The old, white ladies are all piling up on poor Opry. First that Kitty Kelley comes out with her tell-all. Now Miss Kitty’s pal, author Erica “Bitterella” Jong, is remembering that one time Oprah declined to be interviewed by her, takes credit for O magazine, and shares this gem: “she seems to have gotten more race conscious than she was when she was younger. You never felt that Oprah was a professional Negro.” Uh, WTF? Pop the top for highlights.
When Tina Brown asked me to write a profile of Oprah for the New Yorker, I came to it as an admirer. I loved Oprah’s Angel Network and the philanthropy she was both doing and inspiring others to do. I still admire this.
I laid out my thoughts to Oprah and she didn’t say yes, didn’t say no — but agreed to “pray over it.” Fair enough.
When we spoke a week later, she declined, mostly, I think, because of a piece in the New York Times Magazine by Barbara Grizzuti Harrison — which I’d never seen. It had really stung her. And somehow she saw all New York publications as related. I understood this. I really did.
I have forgotten my rave reviews and memorized my vicious ones — like most writers. So I understood. I went back to the current novel disappointed, but also relieved. It’s hard to do fiction and nonfiction simultaneously. And I knew the research for this piece would be exhaustive and difficult. I’d already tried to find a biography of Oprah at used book dealers and found them scarce. Had someone bought them up, taken them off the market. Who knows?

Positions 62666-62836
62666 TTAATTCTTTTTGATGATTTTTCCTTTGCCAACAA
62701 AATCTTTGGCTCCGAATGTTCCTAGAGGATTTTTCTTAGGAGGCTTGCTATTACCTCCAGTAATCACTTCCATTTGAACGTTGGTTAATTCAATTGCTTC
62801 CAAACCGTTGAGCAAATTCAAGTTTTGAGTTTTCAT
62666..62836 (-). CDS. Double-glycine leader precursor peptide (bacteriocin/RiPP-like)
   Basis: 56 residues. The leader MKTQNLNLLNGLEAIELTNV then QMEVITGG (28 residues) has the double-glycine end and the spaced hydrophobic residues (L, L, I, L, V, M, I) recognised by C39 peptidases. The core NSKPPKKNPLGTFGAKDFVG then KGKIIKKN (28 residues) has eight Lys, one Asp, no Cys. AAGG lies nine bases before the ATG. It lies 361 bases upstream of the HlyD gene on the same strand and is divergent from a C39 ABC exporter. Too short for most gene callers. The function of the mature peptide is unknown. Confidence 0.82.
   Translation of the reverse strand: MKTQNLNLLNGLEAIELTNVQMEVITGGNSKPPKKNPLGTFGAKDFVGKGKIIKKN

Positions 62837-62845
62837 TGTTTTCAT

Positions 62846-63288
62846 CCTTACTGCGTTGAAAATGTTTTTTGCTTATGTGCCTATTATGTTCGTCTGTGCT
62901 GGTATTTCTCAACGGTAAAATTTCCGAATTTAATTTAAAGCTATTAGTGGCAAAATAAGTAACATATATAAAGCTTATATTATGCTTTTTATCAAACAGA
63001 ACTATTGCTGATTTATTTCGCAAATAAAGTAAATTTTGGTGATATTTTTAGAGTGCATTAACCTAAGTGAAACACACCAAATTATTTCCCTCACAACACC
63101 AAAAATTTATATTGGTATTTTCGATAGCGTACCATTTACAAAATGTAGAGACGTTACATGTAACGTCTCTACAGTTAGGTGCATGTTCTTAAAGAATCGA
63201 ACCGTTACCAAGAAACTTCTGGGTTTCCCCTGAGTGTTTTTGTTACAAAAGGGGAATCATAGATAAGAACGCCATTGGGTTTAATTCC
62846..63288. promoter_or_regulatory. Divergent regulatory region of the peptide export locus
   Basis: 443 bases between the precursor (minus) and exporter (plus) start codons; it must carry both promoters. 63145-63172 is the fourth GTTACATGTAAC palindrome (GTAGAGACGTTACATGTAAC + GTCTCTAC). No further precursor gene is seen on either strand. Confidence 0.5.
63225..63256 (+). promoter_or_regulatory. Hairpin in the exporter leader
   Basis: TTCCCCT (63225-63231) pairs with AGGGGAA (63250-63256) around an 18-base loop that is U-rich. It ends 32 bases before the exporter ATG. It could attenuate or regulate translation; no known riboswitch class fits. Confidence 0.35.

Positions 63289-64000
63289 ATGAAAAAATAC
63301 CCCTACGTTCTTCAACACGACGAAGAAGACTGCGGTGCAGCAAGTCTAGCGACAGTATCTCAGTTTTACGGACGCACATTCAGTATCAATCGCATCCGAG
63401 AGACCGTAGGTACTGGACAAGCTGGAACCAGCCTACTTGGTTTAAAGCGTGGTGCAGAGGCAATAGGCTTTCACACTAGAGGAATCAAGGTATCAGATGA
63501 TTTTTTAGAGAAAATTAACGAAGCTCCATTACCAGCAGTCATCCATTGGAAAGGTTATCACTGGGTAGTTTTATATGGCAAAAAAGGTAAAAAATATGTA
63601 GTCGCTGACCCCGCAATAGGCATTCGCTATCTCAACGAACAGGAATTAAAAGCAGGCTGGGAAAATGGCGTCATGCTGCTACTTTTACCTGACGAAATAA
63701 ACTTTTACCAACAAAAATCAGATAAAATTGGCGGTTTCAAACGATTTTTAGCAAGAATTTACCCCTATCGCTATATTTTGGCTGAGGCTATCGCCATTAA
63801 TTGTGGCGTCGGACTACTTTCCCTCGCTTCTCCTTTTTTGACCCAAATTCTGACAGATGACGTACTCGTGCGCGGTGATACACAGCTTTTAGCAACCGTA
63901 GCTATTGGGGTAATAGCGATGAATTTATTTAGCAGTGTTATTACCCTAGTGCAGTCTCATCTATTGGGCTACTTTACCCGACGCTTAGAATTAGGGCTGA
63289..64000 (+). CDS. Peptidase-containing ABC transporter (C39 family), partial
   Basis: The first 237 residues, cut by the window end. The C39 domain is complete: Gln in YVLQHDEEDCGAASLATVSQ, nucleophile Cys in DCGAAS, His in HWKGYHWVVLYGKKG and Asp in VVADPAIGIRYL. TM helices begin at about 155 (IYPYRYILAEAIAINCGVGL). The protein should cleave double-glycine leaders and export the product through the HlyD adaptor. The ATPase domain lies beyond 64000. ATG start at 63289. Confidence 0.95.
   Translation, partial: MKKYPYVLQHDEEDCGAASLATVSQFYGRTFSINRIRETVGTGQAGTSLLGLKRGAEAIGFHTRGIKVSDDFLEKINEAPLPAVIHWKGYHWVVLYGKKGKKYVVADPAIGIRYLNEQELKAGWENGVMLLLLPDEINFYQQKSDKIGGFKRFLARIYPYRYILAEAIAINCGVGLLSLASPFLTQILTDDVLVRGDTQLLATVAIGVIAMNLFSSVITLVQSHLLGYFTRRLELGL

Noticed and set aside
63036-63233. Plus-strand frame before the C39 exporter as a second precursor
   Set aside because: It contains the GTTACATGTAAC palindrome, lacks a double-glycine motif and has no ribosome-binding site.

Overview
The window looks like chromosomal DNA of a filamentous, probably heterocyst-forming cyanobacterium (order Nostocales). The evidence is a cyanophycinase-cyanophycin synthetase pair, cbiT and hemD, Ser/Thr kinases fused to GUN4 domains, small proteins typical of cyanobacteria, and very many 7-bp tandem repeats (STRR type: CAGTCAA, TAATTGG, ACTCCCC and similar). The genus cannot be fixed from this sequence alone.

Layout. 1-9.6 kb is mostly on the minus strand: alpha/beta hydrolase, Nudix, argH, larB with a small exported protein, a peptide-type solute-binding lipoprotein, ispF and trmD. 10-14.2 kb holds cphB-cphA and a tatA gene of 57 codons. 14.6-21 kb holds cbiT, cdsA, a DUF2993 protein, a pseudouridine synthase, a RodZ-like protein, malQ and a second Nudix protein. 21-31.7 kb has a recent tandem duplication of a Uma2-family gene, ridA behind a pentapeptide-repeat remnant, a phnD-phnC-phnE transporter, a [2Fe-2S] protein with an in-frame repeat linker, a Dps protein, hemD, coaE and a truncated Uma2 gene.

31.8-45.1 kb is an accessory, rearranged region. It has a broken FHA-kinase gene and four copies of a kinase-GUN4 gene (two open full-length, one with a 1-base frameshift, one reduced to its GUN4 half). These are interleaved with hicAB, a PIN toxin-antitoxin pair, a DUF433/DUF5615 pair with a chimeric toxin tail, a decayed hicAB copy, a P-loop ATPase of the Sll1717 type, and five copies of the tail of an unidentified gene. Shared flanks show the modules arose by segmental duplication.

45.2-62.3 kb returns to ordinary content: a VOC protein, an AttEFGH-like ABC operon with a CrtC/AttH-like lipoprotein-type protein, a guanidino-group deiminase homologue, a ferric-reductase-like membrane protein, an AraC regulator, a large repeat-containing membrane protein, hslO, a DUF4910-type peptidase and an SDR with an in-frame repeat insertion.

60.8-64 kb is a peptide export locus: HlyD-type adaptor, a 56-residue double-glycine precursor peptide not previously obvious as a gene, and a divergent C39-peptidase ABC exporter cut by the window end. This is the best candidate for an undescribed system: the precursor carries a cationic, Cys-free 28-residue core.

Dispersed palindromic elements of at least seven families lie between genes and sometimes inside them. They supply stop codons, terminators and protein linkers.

But when you dodge interviews — even one as classy as the New Yorker (which is not known for trashing people), people become intrigued. Why? A New Yorker profile is usually seen as a great coup.
Then there’s this….
“I don’t need a white New York magazine — I could have my own magazine,” she said.
“Of course you could” I said.
Then I called up Ellen Levine at Good Housekeeping, met with her and suggested that we do a whole issue celebrating Oprah.
“She could be the editor,” I said. That way she wouldn’t be nervous.
I don’t know if I suggested O magazine or if great minds think alike or if O was already in the works, but I have tons of ideas and give them freely. There are always more to come.
You can’t copyright ideas, as I know from my cute lawyer husband. So if I enriched Hearst and Oprah so be it. I never became a writer for the money. I am a poet first. Even getting published is a miracle for poets.
And let’s not forget….
Oprah seems to have gotten more mistrustful with fame, not less. And she seems to have gotten more race conscious than she was when she was younger. You never felt that Oprah was a professional Negro. She seemed totally unaware of race — but what do I know about being black? It’s not like being Jewish with a Chinese nom de plume.
I believe that racism is far from extinguished in the world — despite the celebration that greeted the election of Barack Obama to the presidency. Racism lurks in our country and all over the world. But people who have transcended prejudice have a special obligation not to carry grudges. After all, grudges hurt the grudge-holder most. We also have a responsibility to set a good example by not holding grudgers.
So glad this jealous, ol’ b*tch is setting a good example and “not holding grudges.” We’re guessing she is not one of Oprah’s Favorite Things.